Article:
Silence is Golden (Film Review: “A Quiet Place”)

In a post apocalyptic world in which humans are hunted by their sound, one family struggles to survive in silence, against a countdown clock to the inevitable.

SnapShot Plot

The unsettling and suspenseful A Quiet Place begins in a not too distant apocalyptic future, on Day 89 of a never-ending nightmare in which the world has been overtaken by a blind species with ultra sensitive hearing. The ‘Creatures’ (as they’re referred to in newspaper headlines from some vague point in the past) hunt humans not by sight but rather by sound.

John Krasinski and Emily Blunt deliver shattering performances as the parents of three young children, two little boys and their deaf older sister (played with emotional gravitas by Millicent Simmonds of Wonderstruck fame). While scavenging for supplies in a nearby deserted town, their youngest child makes an innocently mischievous mistake which brings deadly consequences to his family. The action jumps forward almost two years to their survivalist existence, living on an abandoned rural farmstead rigged with all manner of homemade warning devices and triggers, struggling to maintain some sense of normality while never making a sound. They communicate in American Sign Language, play Monopoly with homespun cloth pieces, sprinkle sand along walking paths to muffle the sounds of their bare feet, pad everything they can with towels and blankets, and light small fires on the roof of their grain silo at night, a way the few people around them signal that they’re still alive. Very infrequently they are able to steal a chance to speak with their voices and only when the ambient sounds of Nature drown out the sound of human speech or movement, such as a fast-running river or waterfall. It’s not a life, though, and this knowledge (and the ever present fear of discovery) seems to seep into every element of the family’s daily world, eroding any possibility of joyful abandon and instead promising only a grim resolve to make it to the next profoundly silent day. But as much suffering and repression as their present circumstances inflict on them, something else is on the way which will spell a blessing or a curse, from which there is no turning back.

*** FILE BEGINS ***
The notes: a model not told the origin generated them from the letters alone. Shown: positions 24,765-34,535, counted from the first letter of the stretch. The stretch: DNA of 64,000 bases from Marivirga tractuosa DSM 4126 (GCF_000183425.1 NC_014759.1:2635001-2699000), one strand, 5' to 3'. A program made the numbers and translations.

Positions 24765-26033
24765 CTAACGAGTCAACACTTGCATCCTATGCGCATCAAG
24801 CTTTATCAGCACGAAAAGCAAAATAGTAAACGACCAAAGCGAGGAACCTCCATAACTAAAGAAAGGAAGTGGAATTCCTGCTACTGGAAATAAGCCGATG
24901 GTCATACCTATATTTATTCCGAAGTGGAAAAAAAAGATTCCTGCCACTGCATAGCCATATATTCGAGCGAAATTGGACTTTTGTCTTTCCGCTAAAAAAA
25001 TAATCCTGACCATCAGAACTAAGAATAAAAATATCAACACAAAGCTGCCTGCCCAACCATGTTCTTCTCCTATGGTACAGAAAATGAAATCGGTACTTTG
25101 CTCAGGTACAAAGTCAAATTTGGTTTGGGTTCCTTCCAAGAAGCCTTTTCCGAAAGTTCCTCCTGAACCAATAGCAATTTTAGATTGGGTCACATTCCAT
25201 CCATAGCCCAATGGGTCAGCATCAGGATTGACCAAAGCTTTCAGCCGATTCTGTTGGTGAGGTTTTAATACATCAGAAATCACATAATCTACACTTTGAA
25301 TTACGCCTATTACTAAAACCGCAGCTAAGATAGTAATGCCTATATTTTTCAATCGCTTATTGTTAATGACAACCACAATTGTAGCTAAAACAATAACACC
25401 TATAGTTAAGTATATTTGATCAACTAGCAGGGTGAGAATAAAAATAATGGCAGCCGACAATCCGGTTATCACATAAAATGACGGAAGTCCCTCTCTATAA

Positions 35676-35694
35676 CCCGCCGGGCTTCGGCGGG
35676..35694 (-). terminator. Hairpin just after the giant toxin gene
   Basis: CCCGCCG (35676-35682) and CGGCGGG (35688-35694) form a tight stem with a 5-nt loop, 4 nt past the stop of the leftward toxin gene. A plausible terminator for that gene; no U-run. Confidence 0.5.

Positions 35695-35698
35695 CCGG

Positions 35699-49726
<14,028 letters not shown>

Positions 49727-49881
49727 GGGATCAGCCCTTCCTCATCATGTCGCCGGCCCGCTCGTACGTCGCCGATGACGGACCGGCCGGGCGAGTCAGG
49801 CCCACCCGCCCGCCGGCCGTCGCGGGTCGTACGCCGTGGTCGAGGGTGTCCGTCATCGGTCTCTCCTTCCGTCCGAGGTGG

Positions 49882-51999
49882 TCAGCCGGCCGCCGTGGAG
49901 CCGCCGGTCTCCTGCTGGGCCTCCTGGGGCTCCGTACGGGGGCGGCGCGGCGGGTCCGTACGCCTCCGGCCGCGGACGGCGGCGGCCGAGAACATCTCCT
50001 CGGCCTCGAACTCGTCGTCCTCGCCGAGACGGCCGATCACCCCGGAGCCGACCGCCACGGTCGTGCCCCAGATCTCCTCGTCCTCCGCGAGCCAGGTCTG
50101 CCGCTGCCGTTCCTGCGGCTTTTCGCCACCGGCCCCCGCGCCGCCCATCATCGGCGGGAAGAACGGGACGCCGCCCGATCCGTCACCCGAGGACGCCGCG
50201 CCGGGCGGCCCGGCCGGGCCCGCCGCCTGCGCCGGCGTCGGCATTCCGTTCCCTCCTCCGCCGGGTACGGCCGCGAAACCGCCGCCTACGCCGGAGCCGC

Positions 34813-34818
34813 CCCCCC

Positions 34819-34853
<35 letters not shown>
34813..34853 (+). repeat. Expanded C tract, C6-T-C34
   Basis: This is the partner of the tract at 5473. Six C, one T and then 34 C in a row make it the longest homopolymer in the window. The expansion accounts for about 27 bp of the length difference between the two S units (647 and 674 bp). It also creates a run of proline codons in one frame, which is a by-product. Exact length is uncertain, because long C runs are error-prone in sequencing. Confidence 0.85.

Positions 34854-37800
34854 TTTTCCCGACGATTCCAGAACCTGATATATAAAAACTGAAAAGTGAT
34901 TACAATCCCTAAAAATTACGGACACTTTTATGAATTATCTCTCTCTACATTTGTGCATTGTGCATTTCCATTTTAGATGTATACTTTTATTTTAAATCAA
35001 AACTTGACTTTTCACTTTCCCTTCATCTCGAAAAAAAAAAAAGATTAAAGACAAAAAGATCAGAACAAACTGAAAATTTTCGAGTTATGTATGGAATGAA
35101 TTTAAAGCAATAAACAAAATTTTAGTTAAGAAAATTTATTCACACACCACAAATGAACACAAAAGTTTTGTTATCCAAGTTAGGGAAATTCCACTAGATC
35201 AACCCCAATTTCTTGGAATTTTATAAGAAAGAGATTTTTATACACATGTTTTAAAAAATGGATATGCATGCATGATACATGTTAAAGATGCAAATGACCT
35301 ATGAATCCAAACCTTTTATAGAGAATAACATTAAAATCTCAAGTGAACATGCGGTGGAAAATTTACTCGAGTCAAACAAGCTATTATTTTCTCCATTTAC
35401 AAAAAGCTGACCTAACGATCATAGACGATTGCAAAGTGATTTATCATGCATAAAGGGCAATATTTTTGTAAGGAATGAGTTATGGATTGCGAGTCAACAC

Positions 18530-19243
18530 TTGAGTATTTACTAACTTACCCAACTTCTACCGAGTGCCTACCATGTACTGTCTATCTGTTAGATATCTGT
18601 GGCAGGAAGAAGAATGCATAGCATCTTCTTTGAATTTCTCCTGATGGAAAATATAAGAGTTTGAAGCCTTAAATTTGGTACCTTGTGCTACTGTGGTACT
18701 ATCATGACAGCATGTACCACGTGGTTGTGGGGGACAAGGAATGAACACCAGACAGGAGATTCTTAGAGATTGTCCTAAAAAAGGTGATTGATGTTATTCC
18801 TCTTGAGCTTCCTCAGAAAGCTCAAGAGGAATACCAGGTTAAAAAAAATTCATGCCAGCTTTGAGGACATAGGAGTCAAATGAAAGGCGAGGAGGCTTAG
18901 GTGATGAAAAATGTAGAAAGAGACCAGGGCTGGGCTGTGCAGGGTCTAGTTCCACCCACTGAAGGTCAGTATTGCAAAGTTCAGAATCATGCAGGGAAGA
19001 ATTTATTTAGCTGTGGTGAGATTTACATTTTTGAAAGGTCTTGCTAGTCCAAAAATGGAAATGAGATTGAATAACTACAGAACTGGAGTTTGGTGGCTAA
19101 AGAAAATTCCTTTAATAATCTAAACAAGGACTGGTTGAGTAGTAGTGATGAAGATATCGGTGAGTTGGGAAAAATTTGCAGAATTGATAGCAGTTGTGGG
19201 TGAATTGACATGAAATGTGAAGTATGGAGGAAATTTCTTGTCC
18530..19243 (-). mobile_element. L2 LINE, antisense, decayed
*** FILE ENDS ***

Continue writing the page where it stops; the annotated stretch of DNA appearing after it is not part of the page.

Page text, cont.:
Parting Shot

Co-written, directed by and starring John Krasinski, who cast his real-life wife, the exceptional Emily Blunt to co-star, A Quiet Place is a study in suffering. They say that the test of a good film is to screen it with the audio turned off, and see if it still tells a good story. Only two scenes in this film were shot in ‘real’ dialogue, with the rest of the quite spare script done in sign language. But all you need to do is watch the faces on every member of this family to receive an almost visceral gut punch of fear, sadness and courage as they face an almost insurmountable foe.

Krasinski, who is fast becoming one of America’s most beloved actors of his generation, holds this film in exceptionally sure hands, patiently laying out a tableaux of human interconnections, showing in the smallest of moments the keen and intimate dependencies within the family dynamic, and slowly yet inexorably building a sense of suspense that becomes nerve rattling until the final exhilarating yet tragic climax. With an insistently somber yet powerful score by renowned composer, Marco Beltrami and an early Fall saturated color palette that seems to tease the characters for so many resplendent experiences they’re not allowed to enjoy, A Quiet Place speaks directly to the heart. Which is pretty hallowed ground for a horror film; it’s silence speaks volumes.

A Quiet Place is presently streaming on Amazon Prime.

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YouTube Trailer:

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